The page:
10. October 2010 · Comments Off on Oracle fixes add to massive patch load expected Tuesday – SC Magazine US · Categories: Data Loss Prevention · Tags: , , ,

Oracle fixes add to massive patch load expected Tuesday – SC Magazine US.

Of the 81 fixes in Oracle’s quarterly patch release, seven of them are for databases.

The question is how long will it take to test and install these patches? Experience says months. That means your systems will be exposed to these vulnerabilities for months.

I am by no means suggesting you should rush the deployment of these patches. Thorough testing is a must.

The answer is the virtual patching capability of Sentrigo, a database protection solution. In a matter of days, if not sooner, Sentrigo updates their agents protecting your databases with new “vulnerability signatures” that protect against threats looking to exploit the well documented vulnerabilities for which Oracle is providing patches.

In many cases, Sentrigo ships the “vPatches” before Oracle ships their patches.

We recommend Sentrigo as a core component of our next-generation defense-in-depth architecture.

26. March 2010 · Comments Off on HSBC database breach highlights need for better database security · Categories: Breaches, Database Activity Monitoring · Tags:

Dark Reading is reporting more details are emerging about the HSBC database breach where it now appears that data on 25% of HSBC's private clients' accounts were stolen by a "privileged" user.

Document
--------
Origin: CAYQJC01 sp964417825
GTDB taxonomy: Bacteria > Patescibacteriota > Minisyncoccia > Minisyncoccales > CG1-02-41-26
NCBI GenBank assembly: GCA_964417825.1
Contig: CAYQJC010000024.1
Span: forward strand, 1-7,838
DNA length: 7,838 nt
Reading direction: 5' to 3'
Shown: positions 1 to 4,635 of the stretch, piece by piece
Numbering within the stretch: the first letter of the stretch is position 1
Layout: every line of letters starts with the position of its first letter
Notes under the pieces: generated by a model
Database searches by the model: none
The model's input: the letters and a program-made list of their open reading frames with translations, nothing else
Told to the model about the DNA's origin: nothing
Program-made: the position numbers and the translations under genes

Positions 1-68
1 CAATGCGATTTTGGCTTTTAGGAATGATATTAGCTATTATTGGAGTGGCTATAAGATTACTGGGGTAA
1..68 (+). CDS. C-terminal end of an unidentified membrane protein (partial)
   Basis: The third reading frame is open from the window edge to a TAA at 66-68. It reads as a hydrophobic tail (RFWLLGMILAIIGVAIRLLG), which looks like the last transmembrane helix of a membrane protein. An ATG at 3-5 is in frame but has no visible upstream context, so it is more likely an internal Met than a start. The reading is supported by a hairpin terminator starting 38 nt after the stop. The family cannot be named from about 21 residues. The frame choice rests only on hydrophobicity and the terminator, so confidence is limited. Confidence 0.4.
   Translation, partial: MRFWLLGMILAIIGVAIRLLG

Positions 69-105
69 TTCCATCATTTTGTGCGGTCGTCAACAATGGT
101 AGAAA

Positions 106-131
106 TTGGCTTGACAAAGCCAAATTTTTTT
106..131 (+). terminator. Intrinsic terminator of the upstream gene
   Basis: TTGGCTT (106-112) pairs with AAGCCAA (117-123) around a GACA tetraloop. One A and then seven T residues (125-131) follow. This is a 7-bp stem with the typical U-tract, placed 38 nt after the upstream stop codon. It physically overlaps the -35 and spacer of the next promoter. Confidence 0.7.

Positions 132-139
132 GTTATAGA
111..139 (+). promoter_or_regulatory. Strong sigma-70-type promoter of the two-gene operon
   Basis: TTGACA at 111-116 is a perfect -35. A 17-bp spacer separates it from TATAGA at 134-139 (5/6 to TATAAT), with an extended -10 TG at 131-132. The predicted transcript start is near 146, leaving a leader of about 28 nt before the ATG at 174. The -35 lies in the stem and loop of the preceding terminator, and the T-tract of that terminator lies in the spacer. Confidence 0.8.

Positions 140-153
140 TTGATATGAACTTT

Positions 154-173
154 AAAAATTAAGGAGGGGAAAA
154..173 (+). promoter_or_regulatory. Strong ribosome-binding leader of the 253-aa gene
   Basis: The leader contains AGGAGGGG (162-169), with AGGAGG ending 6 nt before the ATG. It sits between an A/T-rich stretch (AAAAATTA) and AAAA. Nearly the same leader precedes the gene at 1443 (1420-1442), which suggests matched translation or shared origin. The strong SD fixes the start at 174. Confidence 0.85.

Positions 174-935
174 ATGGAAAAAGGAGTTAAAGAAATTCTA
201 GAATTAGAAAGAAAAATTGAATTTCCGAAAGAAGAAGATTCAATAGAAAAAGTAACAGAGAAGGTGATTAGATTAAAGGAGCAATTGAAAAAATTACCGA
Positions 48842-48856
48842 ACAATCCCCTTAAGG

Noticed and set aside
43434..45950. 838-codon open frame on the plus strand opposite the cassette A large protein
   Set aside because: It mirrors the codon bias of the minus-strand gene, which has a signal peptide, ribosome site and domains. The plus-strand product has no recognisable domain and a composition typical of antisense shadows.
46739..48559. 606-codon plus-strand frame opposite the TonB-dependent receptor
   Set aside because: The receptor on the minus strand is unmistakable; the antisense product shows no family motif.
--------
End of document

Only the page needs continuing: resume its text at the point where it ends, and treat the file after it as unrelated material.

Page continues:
Click on the Database Activity Monitoring Category on the right for my other posts about the need for Database Activity Monitoring.

28. December 2009 · Comments Off on Database security – the last frontier · Categories: Database Activity Monitoring · Tags: , ,

i just stumbled on a blog post by John Oltsik of ESG entitled Database Security Is In Need of Repair written on August 26th, 2009. John reports on a survey ESG conducted that showed Database Security is surprisingly weak given the fact that 58% of the survey respondents said that databases contain the highest percentage of their organizations' confidential data. File Servers came in a distant second at 15%.

How can this be? John says:

1. No one owns database security, rather it appears to be a collective
effort done by security administrators, IT operations, data center
managers, system administrators, DBAs, etc. With this many people
involved, it is likely that database security is fraught with redundant
processes, numerous "root" access passwords, and human error.

This resonates with my experience. The worlds of DBAs and IT Security professionals rarely meet. They speak different languages. DBAs are all about availability and performance, just as network administrators traditionally were.

There are two types of Database Security solutions – Encryption and Database Activity Monitoring. Encryption solutions are used for compliance purposes, for example to encrypt the Social Security Number column of a database o block unauthorized users who gain access to the database server. However, it does nothing to block authorized users violating access policies.

Database Activity Monitoring, which I wrote about here, comes in three flavors – logging, network, and host based. In some cases, Database Activity Monitoring can provide a layer of policy control to restrict authorized users (insiders) to just the data they need to do their jobs. And even of those solutions there can be limitations.

In summary, 1) the solutions available are improving and 2) it behooves database administrators to expand their vision to include database security.